Wednesday, 11 December 2013 12:15
First National Bank Stadium
Johannesburg, South Africa
"It is hard to eulogize any man -- to capture in words not just the facts and the dates that make a life, but the essential truth of a person -- their private joys and sorrows; the quiet moments and unique qualities that illuminate someone's soul. How much harder to do so for a giant of history, who moved a nation toward justice, and in the process moved billions around the world.
"Born during World War I, far from the corridors of power, a boy raised herding cattle and tutored by the elders of his Thembu tribe, Madiba would emerge as the last great liberator of the 20th century. Like Gandhi, he would lead a resistance movement -- a movement that at its start had little prospect for success. Like Dr. King, he would give potent voice to the claims of the oppressed and the moral necessity of racial justice. He would endure a brutal imprisonment that began in the time of Kennedy and Khrushchev, and reached the final days of the Cold War. Emerging from prison, without the force of arms, he would -- like Abraham Lincoln -- hold his country together when it threatened to break apart. And like America's Founding Fathers, he would erect a constitutional order to preserve freedom for future generations -- a commitment to democracy and rule of law ratified not only by his election, but by his willingness to step down from power after only one term.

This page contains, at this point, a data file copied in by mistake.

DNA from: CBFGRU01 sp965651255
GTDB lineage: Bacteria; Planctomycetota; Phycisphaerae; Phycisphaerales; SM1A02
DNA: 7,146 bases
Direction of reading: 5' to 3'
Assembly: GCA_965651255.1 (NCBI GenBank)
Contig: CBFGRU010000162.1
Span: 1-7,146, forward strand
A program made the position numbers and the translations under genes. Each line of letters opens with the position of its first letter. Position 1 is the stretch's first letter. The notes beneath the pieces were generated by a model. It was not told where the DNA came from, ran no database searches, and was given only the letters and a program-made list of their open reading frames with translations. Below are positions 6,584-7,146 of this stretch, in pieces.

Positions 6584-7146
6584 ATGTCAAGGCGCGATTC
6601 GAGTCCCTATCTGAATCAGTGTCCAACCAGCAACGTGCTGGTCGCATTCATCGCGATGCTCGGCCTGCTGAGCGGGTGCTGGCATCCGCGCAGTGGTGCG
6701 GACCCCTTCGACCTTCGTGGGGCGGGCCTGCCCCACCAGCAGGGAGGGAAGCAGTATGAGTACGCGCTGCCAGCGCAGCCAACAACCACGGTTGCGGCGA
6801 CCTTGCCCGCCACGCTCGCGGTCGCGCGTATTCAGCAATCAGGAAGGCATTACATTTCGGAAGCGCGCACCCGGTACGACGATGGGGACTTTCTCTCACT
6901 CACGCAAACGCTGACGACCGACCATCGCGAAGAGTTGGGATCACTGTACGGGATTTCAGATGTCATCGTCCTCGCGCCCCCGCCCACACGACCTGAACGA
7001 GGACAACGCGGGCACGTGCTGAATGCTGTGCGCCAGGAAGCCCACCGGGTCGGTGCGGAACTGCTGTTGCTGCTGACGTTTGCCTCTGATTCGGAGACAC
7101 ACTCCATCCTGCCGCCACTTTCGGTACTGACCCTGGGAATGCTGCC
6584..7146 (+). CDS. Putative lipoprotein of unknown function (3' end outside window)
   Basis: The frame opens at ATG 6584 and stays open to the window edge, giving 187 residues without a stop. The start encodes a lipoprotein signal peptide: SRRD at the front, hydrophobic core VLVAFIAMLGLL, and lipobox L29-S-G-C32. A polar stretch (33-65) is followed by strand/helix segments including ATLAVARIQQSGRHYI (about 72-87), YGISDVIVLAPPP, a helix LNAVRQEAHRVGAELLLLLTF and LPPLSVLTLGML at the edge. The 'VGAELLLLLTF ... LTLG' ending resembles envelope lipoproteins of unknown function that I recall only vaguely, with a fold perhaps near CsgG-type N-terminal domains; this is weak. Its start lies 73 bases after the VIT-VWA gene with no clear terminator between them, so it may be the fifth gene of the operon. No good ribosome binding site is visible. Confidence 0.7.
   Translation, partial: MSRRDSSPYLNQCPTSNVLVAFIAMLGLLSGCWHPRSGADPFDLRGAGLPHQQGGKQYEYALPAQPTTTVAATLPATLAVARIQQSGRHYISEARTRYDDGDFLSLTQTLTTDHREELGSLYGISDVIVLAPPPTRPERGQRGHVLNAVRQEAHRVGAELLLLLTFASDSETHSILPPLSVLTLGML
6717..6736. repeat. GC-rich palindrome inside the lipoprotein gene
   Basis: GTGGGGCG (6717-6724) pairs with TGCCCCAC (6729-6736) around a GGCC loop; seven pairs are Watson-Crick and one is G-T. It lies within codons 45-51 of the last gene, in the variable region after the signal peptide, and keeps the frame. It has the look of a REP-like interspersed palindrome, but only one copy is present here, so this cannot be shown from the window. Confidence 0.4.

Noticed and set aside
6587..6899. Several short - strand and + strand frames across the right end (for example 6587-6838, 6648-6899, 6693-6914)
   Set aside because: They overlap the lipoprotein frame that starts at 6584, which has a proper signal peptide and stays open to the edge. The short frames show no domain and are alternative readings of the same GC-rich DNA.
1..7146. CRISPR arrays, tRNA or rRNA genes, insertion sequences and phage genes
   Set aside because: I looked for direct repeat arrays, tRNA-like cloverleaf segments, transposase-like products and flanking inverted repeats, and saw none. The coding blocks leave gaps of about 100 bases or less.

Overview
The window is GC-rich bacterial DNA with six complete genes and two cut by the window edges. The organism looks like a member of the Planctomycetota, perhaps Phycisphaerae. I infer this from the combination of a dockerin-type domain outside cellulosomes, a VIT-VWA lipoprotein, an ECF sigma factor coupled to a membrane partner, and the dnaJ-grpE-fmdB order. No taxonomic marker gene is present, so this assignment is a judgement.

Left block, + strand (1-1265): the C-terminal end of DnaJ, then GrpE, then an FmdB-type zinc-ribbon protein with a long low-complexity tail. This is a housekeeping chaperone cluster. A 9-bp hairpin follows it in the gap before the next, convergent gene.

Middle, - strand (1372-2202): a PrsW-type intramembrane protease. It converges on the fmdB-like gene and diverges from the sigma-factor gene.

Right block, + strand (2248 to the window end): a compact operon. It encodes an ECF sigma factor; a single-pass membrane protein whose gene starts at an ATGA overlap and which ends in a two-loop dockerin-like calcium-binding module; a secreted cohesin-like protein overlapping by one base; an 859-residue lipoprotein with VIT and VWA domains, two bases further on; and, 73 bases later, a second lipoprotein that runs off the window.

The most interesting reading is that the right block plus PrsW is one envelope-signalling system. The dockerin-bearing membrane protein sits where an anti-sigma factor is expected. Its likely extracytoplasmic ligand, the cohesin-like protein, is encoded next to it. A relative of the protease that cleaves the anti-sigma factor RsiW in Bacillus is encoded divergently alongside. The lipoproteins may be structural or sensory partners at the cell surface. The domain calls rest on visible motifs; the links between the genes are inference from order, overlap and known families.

"Madiba insisted on sharing with us his doubts and his fears; his miscalculations along with his victories. "I am not a saint," he said, "unless you think of a saint as a sinner who keeps on trying." It was precisely because he could admit to imperfection -- because he could be so full of good humor, even mischief, despite the heavy burdens he carried -- that we loved him so.
"Mandela showed us the power of action; of taking risks on behalf of our ideals. But like other early giants of the ANC -- the Sisulus and Tambos -- Madiba disciplined his anger and channeled his desire to fight into organization, and platforms, and strategies for action, so men and women could stand up for their God-given dignity.
Saturday, 07 August 2010 07:00
EXPRESS YOUR THOUGHTS:
The Journal welcomes Letters to the Editor. Letters are accepted on space availability. Letters should be brief and must contain the writer's name and address (or e-mail address). Name may be withheld by request. The ideas and opinions expressed in letters printed here are freely expressed by the writer and may be contrary to the policy of the Journal News. Letters are edited for clarity and may be abbreviated due to space limitations. Write to: LETTERS, The JOURNAL NEWSPAPERS, 1541 N. Lake Avenue, Suite A, Pasadena, California 91104, or FAX to 626-798-3282, or contact us through this website.
Did you know you can get the Pasadena Journal weekly print publication for more news and information?